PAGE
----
Posted by kabe_ag7 on (July 7, 2011, 14:24 GMT)

The people who prepared the report might not have put as much effort as you would have liked Osman. But your criticism of the report will mean something only if you can come up with better alternatives and real suggestions. "How is that even a sentence" isn't much of a criticism either. What else could it suggest other than suggesting that the powers of the chairman should be reduced and more powers should be distributed to regional centres? If it had suggested the specifics, wouldn't it have been micro-managing then? A report by a foreign panel couldn't do much because a report by a foreign panel can't do much.

Posted by putrevus on (July 7, 2011, 14:00 GMT)

what is the point of this article, Mr Osman what do you expect ICC to do, and why is everyone from Pakistan cricket want something from someone all the time.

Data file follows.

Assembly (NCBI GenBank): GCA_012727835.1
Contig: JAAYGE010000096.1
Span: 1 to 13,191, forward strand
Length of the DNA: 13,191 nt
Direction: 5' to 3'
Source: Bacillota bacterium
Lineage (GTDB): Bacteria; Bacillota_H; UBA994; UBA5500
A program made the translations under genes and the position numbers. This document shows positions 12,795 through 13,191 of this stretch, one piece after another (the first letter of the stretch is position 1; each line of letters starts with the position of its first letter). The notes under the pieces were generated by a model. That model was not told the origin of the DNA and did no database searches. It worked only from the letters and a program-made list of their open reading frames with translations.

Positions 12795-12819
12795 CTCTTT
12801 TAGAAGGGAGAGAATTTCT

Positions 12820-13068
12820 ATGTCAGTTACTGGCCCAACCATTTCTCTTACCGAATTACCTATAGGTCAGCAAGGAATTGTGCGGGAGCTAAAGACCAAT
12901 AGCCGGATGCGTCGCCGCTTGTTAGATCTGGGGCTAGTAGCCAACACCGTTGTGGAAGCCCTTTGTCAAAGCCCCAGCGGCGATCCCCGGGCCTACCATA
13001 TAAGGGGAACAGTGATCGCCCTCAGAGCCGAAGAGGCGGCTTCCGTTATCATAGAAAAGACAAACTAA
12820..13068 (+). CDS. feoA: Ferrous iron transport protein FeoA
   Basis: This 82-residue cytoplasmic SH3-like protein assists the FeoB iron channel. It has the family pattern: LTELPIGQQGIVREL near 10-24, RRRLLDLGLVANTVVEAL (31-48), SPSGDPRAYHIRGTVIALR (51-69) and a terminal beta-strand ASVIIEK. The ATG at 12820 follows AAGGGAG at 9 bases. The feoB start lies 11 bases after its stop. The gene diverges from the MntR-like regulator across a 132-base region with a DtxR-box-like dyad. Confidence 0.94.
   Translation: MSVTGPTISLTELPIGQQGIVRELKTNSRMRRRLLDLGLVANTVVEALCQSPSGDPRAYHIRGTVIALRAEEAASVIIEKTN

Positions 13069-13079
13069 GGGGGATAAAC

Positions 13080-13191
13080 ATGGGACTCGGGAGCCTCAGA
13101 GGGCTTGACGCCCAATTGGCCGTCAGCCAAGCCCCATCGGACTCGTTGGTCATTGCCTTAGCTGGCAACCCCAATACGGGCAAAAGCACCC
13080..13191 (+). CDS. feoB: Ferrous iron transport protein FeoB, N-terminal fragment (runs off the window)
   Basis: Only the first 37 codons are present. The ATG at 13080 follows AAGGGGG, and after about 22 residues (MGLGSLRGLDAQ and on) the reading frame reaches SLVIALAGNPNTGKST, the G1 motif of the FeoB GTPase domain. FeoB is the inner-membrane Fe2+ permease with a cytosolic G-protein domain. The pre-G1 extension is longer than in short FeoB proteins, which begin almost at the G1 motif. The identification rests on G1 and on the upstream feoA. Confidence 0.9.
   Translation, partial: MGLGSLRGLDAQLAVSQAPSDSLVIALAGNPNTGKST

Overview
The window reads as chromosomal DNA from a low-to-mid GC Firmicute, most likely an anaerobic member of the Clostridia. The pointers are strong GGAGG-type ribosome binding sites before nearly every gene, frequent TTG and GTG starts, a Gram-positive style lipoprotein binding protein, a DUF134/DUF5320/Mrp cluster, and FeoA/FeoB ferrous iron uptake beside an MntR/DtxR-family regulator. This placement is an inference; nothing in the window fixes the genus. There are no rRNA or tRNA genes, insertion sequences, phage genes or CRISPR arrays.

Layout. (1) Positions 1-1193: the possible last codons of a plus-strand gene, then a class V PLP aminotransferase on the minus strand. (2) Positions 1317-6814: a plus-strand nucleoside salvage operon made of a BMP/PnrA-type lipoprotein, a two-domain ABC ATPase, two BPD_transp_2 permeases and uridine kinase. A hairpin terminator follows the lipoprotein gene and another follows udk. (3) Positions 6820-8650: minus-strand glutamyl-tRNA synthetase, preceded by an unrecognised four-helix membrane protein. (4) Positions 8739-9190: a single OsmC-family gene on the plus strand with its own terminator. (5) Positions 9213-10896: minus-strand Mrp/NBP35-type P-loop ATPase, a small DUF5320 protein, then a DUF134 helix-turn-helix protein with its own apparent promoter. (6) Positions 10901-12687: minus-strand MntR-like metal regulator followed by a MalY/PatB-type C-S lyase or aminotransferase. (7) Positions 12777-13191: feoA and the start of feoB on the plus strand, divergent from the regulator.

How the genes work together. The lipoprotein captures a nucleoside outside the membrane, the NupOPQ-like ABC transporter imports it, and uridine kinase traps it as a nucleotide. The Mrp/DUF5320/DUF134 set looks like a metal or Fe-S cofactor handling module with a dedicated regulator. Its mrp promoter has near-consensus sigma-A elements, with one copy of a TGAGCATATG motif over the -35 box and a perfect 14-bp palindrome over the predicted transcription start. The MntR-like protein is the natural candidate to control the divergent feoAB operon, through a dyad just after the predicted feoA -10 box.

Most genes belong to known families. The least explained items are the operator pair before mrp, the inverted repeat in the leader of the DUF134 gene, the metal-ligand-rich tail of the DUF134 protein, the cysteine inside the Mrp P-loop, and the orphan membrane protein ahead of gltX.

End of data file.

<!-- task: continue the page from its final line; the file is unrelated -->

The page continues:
Mr.Osman is it ICC fault that PCB and its players are in news for all the wrong reasons, Last year ECB tried to host Pakistan's matches and in return what do they get spot fixing by Pakistani players.

Don't you think It is high time PCB and its players do something for themselves for a change instead of waiting for someone to wave magic wand and make everything better.

It is easy to criticize someone who is trying something but not easy to do some self introspection.PCB needs to help itself first before expecting anyone to help them.

Posted by Usmanaftab24 on (July 7, 2011, 13:16 GMT)

Great work...spot on! Very well said khmayecha. Good work osman!

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Osman SamiuddinClose
Osman Samiuddin Osman spent the first half of his life pretending he discovered reverse swing with a tennis ball half-covered with electrical tape. The second half of his life was spent trying, and failing, to find spiritual fulfillment in the world of Pakistani advertising and marketing. The third half of his life will be devoted to convincing people that he did discover reverse swing. And occasionally writing about cricket. And learning mathematics.